When the nearest hospital is too far to give birth, maybe the best option is to go nowhere at all


Maternity Care Desert Report: Kali (Full story)

Terry County, Texas ­— It’s a disturbing fact that pregnant and parenting people in rural communities have worse outcomes than those living in other areas. So when Kali found out she was pregnant, access to quality care became a real concern. While there are hospitals in her town of Brownsville and towns nearby, Lubbock’s larger hospitals are often the best option for quality prenatal care. But for Kali, that’s nearly 45 minutes away.

Too often, local birthing centers in rural areas aren’t equipped, leaving women with a harrowing choice: risk the long drive to the big city, or risk a possibly bad birth outcome at an unequipped local hospital. “One of my biggest fears and concerns going to Lubbock was, what if I deliver on the way there?” Kali recalls.

Meet Kali

Women who choose to drive the distance to Lubbock to give birth often don’t make it there. “We’ve had quite a few people who are passing through on their way to Lubbock and they will deliver here because they just couldn't make it in time,” says Dr. Kristy Acosta, Family Medicine/OB Provider, Brownfield Regional Medical Center. “And we are absolutely equipped to provide them with care.”

While the Brownfield center is “amazing,” according to Kali, she chose to set up a plan for an at-home water birth with a midwife. “I feel like a lot of us are kind of forced to go down that road in rural areas, whether we like that or not,” she adds.

Kali’s story shares a common theme with many other women’s stories about being pregnant in maternity care deserts: trust in medical professionals (or lack thereof). “We've struggled in keeping competent doctors here,” she says. “It's hard for us to trust our hospitals because in the past, they would just charge you $500 and drive you to Lubbock, so it was kind of a waste of time going to the hospital here.”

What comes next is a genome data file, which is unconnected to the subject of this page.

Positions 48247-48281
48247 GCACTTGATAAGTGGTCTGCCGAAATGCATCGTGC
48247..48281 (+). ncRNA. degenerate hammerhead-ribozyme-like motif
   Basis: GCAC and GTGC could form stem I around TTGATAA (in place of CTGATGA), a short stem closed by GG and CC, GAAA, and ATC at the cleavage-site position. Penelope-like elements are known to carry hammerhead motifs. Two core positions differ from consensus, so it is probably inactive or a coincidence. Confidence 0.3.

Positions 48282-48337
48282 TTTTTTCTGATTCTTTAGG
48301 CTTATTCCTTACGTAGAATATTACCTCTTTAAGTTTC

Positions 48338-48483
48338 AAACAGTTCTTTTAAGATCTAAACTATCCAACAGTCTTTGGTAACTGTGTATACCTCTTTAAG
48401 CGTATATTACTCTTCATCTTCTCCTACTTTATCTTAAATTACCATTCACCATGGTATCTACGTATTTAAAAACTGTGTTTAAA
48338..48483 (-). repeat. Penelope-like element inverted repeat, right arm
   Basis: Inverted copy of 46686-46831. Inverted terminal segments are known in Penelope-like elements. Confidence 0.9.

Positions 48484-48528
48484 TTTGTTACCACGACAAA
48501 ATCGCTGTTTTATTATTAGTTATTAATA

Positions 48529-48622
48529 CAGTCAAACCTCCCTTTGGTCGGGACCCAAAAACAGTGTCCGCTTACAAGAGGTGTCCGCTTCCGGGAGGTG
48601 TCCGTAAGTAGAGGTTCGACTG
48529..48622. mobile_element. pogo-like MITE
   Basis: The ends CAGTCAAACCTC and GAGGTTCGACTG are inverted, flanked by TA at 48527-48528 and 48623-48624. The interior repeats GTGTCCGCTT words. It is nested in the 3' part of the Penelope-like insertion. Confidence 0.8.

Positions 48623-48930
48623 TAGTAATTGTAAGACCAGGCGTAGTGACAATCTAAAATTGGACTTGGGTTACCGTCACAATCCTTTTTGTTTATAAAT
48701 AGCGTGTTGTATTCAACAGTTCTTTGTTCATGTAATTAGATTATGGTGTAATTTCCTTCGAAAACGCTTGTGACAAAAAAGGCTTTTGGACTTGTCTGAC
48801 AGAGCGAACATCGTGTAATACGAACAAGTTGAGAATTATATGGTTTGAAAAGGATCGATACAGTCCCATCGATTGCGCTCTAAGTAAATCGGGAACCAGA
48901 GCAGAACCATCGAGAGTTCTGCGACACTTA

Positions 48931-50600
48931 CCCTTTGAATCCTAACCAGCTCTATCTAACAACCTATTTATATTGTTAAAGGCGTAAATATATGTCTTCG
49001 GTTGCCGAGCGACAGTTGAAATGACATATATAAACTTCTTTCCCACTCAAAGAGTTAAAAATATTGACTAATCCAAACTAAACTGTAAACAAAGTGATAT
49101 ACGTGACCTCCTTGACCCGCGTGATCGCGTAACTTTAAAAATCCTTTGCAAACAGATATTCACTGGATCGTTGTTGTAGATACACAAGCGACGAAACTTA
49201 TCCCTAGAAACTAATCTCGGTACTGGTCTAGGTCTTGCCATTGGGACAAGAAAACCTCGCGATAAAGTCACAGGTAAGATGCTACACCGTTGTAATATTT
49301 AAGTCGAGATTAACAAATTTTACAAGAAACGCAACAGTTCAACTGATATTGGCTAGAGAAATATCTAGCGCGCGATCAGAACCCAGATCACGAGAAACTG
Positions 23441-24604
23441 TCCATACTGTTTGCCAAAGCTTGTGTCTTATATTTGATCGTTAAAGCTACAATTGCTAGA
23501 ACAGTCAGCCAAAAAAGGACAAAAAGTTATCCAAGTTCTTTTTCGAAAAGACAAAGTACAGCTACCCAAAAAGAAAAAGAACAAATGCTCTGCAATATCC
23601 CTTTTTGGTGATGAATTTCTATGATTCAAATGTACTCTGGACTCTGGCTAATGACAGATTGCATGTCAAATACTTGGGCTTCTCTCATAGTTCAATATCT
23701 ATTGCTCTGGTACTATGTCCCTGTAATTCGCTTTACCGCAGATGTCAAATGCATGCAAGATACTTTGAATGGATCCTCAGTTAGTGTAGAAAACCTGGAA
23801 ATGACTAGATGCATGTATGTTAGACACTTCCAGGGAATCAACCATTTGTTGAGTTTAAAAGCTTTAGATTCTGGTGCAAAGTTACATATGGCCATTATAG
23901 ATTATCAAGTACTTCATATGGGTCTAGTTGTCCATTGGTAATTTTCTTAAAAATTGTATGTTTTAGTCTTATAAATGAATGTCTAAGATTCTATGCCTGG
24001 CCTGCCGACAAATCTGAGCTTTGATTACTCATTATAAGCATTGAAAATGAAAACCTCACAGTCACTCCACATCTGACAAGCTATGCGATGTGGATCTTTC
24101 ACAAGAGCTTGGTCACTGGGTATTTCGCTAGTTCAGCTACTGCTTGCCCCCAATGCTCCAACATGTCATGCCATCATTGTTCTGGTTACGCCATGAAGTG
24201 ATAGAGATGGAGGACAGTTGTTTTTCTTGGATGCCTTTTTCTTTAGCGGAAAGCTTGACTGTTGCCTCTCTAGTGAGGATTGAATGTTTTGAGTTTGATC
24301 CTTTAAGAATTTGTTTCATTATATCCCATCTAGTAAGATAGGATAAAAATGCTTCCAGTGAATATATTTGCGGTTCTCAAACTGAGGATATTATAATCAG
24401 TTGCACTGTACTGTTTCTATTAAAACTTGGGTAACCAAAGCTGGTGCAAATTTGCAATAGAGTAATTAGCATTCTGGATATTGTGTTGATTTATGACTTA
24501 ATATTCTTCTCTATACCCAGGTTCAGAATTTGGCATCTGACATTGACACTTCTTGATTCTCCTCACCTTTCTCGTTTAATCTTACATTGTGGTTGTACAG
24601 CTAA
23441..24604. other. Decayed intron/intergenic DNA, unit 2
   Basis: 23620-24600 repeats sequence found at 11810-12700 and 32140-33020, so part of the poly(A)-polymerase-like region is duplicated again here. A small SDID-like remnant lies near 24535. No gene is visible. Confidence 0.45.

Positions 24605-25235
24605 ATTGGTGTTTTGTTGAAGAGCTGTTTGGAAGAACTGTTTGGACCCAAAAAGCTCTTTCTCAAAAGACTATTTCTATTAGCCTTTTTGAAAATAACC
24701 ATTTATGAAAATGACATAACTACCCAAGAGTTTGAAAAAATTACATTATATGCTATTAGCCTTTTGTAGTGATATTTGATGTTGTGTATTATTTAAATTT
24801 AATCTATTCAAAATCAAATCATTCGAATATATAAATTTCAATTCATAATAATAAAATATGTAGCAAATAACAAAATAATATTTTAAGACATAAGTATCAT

This shines a light on the importance of doulas and midwives in maternal care, especially in rural America, and that efforts need to be made to make the doula profession more accessible to pregnant women. “I do think that supporting midwives is going to be one of the biggest solutions to putting an end to maternity care deserts,” states Dr. Acosta.

From 2014–2018, 53 rural counties across the country saw the closure of hospital-based obstetric services, in addition to the 1,045 counties that never had obstetric services. According to our 2022 report, Nowhere to Go: Maternity Care Deserts Across the U.S., expanding access to doula and midwives can help fill the void left from this shortage of maternal health providers.

“When people have access to quality maternity care, we know that they'll come to all their prenatal appointments, and we can definitely provide care and get them connected to their resources to help them have a healthy baby,” says Elizabeth Tombs, Certified Nurse Midwife at the Brownfield Regional Medical Center, and Kali’s mother-in-law.

Right now, maternity care isn’t easily attainable for women in rural areas like Brownsville. “There's a lot of poverty here, and there's even a lack of knowing where to go to get your resources,” Kali says. “You have to be able to access websites but what if you don’t have internet? You need to go to an appointment, but you don’t have a car—and if you live outside of the city limits, you might not be able to find a ride.”

Between the lack of resources and long drive to a hospital offering quality obstetric care, too many women across the country struggle to get the care they need before, during, and after pregnancy. “So what ends up happening is people just don't get care,” Dr. Acosta adds. “They just show up to the emergency department. And you have worse outcomes when you don't get any prenatal care.”

It's incredibly important for moms like Kali to be able to receive the care that they need—for their health and their baby’s health.